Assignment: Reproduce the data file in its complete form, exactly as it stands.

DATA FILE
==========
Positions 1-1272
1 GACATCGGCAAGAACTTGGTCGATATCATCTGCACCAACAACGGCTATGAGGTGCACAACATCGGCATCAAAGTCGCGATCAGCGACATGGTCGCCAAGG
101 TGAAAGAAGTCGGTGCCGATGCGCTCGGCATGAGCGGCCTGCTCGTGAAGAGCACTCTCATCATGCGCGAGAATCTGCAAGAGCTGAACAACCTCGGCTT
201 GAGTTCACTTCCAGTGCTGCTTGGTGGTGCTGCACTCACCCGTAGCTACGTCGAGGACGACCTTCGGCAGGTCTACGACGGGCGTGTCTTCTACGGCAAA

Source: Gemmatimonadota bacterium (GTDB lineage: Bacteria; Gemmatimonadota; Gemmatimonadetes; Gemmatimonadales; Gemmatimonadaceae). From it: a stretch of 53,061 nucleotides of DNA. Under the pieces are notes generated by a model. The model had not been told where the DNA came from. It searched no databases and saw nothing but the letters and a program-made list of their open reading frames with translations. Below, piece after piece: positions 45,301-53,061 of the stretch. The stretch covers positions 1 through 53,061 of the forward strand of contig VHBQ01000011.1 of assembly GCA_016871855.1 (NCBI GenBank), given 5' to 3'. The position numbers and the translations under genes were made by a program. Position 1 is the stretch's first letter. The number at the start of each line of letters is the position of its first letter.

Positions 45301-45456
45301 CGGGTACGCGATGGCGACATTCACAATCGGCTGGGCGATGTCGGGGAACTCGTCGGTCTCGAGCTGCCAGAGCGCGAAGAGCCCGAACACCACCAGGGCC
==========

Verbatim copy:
Positions 1-1272
1 GACATCGGCAAGAACTTGGTCGATATCATCTGCACCAACAACGGCTATGAGGTGCACAACATCGGCATCAAAGTCGCGATCAGCGACATGGTCGCCAAGG
101 TGAAAGAAGTCGGTGCCGATGCGCTCGGCATGAGCGGCCTGCTCGTGAAGAGCACTCTCATCATGCGCGAGAATCTGCAAGAGCTGAACAACCTCGGCTT
201 GAGTTCACTTCCAGTGCTGCTTGGTGGTGCTGCACTCACCCGTAGCTACGTCGAGGACGACCTTCGGCAGGTCTACGACGGGCGTGTCTTCTACGGCAAA

Source: Gemmatimonadota bacterium (GTDB lineage: Bacteria; Gemmatimonadota; Gemmatimonadetes; Gemmatimonadales; Gemmatimonadaceae). From it: a stretch of 53,061 nucleotides of DNA. Under the pieces are notes generated by a model. The model had not been told where the DNA came from. It searched no databases and saw nothing but the letters and a program-made list of their open reading frames with translations. Below, piece after piece: positions 45,301-53,061 of the stretch. The stretch covers positions 1 through 53,061 of the forward strand of contig VHBQ01000011.1 of assembly GCA_016871855.1 (NCBI GenBank), given 5' to 3'. The position numbers and the translations under genes were made by a program. Position 1 is the stretch's first letter. The number at the start of each line of letters is the position of its first letter.

Positions 45301-45456
45301 CGGGTACGCGATGGCGACATTCACAATCGGCTGGGCGATGTCGGGGAACTCGTCGGTCTCGAGCTGCCAGAGCGCGAAGAGCCCGAACACCACCAGGGCC